Review: Marvel vs. Capcom 3: Fate of Two Worlds

It’s not a blur simply because of how fast it is, although it is fast. As someone more accustomed to Street Fighter‘s seemingly more deliberate movement, I was vastly unprepared for the frenzied pace of Marvel vs. Capcom 3. Matches had barely begun before they were lost, and frequently I could only sit back in awe as chaos and color rained down upon me.

Lasers. Rockets. Double jumps. Triple jumps. Air dashing. Teleportation. Magic. Any combination of these can be happening at any time, so that simply comprehending the action feels like a significant achievement. Characters from wildly disconnected universes are thrown together: The Shinto wolf goddess Amaterasu, assisted by a pirate-operated, flame-throwing robot, conjures up her powers to battle with a spider-bitten, web-slinging New Yorker. It’s a wonder that Capcom managed to put all these characters on the same stage in a way that makes sense stylistically.

The dazzle lures you in, but the feeling of energy is what makes you linger. Your onscreen character can move with such agility, and your fingers need to react not only with quickness, but also with rhythm. Attack high and hard, tap low with another finger, tap light with a third, then launch your opponent into the air. Follow them into the air—pause—tap, tap—pause—tap. Knock them to the ground—double-tap to unleash a devastating special, then cancel, pause, and double-tap again. It’s an aggressive yet meticulous sequence to be sure, a physical performance through the controller.

I’m not a martial artist, and I’m certainly not a superhero, but Marvel vs. Capcom 3 somehow lets me feel what it may be like to put on a performance and move like one. David Foster Wallace once described this type of feeling, in relation to sport, as a “kinetic beauty.” It’s a kind of awe at what the body can do in spite of its fragility and imperfection; and the fighting genre seems uniquely suited to the digital expression of this form. Fighting games offer players the most extensive control over a character’s actions, but they’ll always have to contend with the fact that replicating the physical movement of the body is not something a few buttons and a joystick can do. The best we can hope for is an abstraction, and so the most successful fighting games transcend these limitations. Those of us who cannot be great athletes are given a chance to experience the feeling of athleticism. Or, at least, what certain developers think it feels like.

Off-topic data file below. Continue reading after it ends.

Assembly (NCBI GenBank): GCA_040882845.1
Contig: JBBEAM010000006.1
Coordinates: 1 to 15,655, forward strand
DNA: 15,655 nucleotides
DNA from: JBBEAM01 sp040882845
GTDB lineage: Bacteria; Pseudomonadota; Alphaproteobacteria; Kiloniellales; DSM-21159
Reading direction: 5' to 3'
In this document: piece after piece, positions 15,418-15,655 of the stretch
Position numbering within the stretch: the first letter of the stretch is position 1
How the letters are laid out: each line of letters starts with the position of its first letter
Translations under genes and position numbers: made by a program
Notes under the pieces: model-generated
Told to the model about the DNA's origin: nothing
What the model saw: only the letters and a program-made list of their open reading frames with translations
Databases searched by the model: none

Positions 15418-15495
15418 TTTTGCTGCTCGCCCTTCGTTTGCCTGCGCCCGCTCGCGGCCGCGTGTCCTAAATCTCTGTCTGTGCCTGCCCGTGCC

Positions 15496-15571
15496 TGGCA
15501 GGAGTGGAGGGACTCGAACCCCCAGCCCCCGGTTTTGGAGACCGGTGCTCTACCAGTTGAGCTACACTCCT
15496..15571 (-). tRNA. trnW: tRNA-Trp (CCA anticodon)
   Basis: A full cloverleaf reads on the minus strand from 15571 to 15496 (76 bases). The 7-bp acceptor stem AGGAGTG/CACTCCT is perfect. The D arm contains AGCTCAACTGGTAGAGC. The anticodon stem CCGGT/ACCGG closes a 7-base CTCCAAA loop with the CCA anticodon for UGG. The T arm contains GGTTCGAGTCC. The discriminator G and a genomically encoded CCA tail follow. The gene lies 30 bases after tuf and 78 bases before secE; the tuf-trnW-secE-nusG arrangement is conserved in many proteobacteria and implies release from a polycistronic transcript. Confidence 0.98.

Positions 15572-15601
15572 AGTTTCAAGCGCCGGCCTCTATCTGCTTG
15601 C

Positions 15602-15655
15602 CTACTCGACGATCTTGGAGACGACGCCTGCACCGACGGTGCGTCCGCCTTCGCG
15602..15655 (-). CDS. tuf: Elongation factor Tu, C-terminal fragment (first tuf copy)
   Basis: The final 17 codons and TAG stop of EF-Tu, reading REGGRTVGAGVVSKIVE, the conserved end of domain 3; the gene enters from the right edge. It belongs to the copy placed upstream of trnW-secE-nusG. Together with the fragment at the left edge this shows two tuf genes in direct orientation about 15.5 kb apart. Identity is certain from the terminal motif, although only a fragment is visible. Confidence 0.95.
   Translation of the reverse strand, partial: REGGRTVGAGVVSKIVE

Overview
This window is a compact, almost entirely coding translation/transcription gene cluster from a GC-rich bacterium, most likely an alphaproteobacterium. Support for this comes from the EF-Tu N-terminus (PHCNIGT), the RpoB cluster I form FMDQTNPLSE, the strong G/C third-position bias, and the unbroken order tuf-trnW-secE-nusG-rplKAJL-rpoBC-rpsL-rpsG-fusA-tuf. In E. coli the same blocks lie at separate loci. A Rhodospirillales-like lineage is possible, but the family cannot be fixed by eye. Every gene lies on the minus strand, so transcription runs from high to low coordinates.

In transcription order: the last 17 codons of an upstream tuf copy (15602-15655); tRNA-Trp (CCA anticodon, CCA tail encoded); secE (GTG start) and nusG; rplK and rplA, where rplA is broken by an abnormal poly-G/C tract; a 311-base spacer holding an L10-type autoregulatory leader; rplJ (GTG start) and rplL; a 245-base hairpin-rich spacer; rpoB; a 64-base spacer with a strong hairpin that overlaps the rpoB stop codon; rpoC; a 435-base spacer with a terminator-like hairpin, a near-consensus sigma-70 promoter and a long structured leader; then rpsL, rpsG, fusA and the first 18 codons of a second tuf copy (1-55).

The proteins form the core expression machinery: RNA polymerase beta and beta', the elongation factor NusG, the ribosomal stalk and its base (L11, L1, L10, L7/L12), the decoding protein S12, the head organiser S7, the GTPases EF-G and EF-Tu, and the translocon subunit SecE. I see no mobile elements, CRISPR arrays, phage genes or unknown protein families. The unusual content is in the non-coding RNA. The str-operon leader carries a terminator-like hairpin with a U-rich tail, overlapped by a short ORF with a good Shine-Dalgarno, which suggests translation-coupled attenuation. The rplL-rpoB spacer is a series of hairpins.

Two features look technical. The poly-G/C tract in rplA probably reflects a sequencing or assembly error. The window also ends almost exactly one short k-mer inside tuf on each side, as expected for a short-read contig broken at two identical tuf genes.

Marvel vs. Capcom 3, what with its superheroes and robots, takes exhilaration, visual splendor, and physical power to the extreme end of the spectrum. But its greatest achievement, and its most notable letdown, is how believable and unbelievable it makes this feeling of kinetic beauty.

The game is accessible and satisfying enough to allow anyone to perform moves and specials. Slowly mastering its secrets is thrilling, and one successful combo attempt was enough for me to feel like I had to do it again, better, and explore other possibilities. But strangely, even though the screen-filling attacks and mesmerizing visuals constantly reinforce the idea that the actions performed are of immense power, it doesn’t always feel that way. Thirty-hit combos strung together with special attacks are often unbelievable, in both senses of the word, and at times the action is a little too distant to be visceral. The feeling of kinetic beauty is sometimes lost amidst all the projectiles and explosions.

This puts Marvel vs. Capcom 3 in an interesting position. Its considered controls and unique tempo want you to feel something beyond the abstract, but its aesthetics can be overpowering. The illusion of chaos is strong, but the game’s movement is definitely not chaotic. In fact, it’s just as deliberate as Street Fighter‘s. It’s just not as intimate. That’s okay, though. This game knows how to put on one hell of a light show.